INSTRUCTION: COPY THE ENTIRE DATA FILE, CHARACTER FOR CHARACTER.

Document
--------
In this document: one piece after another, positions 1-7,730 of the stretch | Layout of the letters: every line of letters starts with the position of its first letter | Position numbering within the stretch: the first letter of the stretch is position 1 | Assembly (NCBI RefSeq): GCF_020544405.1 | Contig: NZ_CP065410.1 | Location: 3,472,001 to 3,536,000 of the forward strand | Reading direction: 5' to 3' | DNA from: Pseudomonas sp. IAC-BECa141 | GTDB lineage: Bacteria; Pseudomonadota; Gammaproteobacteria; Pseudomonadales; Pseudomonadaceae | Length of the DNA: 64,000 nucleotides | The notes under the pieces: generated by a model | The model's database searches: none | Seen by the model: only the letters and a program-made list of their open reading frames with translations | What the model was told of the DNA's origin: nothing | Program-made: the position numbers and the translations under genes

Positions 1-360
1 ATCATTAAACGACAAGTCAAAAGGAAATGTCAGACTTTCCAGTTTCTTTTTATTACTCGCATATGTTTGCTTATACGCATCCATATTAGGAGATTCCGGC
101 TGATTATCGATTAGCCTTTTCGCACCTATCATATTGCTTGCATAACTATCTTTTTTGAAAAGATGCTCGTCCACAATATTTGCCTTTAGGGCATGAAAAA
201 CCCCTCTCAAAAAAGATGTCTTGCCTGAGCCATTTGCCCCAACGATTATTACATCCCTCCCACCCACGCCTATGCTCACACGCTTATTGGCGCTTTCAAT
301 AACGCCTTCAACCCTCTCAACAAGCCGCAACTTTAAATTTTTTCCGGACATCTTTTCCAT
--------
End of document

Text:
In this document: one piece after another, positions 1-7,730 of the stretch | Layout of the letters: every line of letters starts with the position of its first letter | Position numbering within the stretch: the first letter of the stretch is position 1 | Assembly (NCBI RefSeq): GCF_020544405.1 | Contig: NZ_CP065410.1 | Location: 3,472,001 to 3,536,000 of the forward strand | Reading direction: 5' to 3' | DNA from: Pseudomonas sp. IAC-BECa141 | GTDB lineage: Bacteria; Pseudomonadota; Gammaproteobacteria; Pseudomonadales; Pseudomonadaceae | Length of the DNA: 64,000 nucleotides | The notes under the pieces: generated by a model | The model's database searches: none | Seen by the model: only the letters and a program-made list of their open reading frames with translations | What the model was told of the DNA's origin: nothing | Program-made: the position numbers and the translations under genes

Positions 1-360
1 ATCATTAAACGACAAGTCAAAAGGAAATGTCAGACTTTCCAGTTTCTTTTTATTACTCGCATATGTTTGCTTATACGCATCCATATTAGGAGATTCCGGC
101 TGATTATCGATTAGCCTTTTCGCACCTATCATATTGCTTGCATAACTATCTTTTTTGAAAAGATGCTCGTCCACAATATTTGCCTTTAGGGCATGAAAAA
201 CCCCTCTCAAAAAAGATGTCTTGCCTGAGCCATTTGCCCCAACGATTATTACATCCCTCCCACCCACGCCTATGCTCACACGCTTATTGGCGCTTTCAAT
301 AACGCCTTCAACCCTCTCAACAAGCCGCAACTTTAAATTTTTTCCGGACATCTTTTCCAT